Are Marine letters of recommendations accepted?

Discussion in 'ROTC' started by Sll1231, Dec 6, 2018 at 11:53 AM.

  1. Sll1231

    Sll1231 New Member

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    Hello, (I’m new to the board)

    I’m new to the MOROTC scholarship information. My daughter just recently applied. She has some letters of recommendation from current Marines. They are from Marines that know/knew of her brothers, who joined as enlisted (both had excellent fit reps) and did well. We are also a Gold Star family from my oldest son. Has anyone had the same (recommendations, not Gold Star) and have they helped? She has obviously missed the early decision for the scholarship deadline and she has for college as well. She had a difficult time making decisions on colleges. She has decent grades- honor roll- gpa- AP and honors classes. Leadership positions on equestrian teams and at her job.

    Thank you in advance for the advice.
     
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  2. kinnem

    kinnem Moderator 5-Year Member

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    I do not believe that they accept letters of recommendation from anyone other than the teachers they specify. It MAY be something useful to bring to the officer interview, but not even sure they would look at it then.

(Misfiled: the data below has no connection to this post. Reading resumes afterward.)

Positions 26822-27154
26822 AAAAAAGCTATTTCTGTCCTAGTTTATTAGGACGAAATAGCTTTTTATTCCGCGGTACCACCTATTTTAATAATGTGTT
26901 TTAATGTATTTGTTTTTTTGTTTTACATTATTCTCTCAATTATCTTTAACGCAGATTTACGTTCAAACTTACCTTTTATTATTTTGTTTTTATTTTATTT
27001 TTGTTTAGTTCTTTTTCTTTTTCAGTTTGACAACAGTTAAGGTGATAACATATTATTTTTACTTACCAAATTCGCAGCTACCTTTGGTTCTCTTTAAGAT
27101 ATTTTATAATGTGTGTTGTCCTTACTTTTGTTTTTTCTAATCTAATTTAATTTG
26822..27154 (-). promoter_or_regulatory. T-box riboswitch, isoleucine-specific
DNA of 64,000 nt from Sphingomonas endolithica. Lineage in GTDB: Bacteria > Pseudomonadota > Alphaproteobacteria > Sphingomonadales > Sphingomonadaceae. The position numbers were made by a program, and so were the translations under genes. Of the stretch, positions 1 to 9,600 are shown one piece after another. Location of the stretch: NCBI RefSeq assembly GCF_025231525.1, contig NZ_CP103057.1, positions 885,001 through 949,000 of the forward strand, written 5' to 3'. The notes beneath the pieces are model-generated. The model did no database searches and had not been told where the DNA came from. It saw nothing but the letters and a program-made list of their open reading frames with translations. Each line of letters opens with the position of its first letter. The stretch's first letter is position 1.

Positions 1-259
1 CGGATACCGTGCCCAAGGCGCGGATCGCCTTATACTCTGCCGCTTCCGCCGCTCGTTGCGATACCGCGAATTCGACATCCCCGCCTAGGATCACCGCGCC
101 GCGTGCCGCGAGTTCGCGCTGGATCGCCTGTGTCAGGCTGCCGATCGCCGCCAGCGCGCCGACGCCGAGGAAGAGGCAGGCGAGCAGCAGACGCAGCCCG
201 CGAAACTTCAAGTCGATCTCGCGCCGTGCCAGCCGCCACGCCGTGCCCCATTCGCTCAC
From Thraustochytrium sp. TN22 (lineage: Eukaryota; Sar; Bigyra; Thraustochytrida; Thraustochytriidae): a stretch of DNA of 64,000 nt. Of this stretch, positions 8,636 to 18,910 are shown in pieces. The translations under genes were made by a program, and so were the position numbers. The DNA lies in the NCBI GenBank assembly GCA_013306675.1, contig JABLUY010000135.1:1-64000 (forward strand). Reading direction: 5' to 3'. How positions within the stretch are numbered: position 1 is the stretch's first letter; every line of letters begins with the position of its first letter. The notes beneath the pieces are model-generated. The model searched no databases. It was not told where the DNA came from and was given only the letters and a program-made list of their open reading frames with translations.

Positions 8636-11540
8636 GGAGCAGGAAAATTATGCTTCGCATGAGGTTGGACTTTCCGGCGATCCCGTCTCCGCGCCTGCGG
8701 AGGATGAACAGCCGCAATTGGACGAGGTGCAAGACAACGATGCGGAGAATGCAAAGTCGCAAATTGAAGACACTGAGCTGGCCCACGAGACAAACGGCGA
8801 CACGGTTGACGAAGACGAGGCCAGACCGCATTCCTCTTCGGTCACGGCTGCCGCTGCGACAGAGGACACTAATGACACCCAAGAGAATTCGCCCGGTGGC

I'm sorry to hear of the loss of your son. Your DD is impressive, in that she is willing to serve even though she is intimately familiar with the potential costs. God bless you and your family.
     
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  3. Donkopolous

    Donkopolous New Member

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    Morning - My DS was asked that from his SSGT and Captains running his package. That said, he was able to receive several LoR's from Police Chiefs, CEO's, Retired Sports Professionals, etc. Their feedback was to get something different than the standard LoR's from Teachers, Coaches, etc. Hope this helps and good luck!
     
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  4. Sll1231

    Sll1231 New Member